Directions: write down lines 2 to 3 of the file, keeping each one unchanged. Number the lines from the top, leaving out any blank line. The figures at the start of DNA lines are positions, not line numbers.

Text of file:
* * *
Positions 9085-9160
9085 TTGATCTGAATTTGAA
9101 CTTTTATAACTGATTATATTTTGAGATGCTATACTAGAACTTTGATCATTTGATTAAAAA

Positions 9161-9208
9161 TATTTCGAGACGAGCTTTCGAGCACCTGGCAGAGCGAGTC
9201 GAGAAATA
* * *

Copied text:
9085 TTGATCTGAATTTGAA
9101 CTTTTATAACTGATTATATTTTGAGATGCTATACTAGAACTTTGATCATTTGATTAAAAA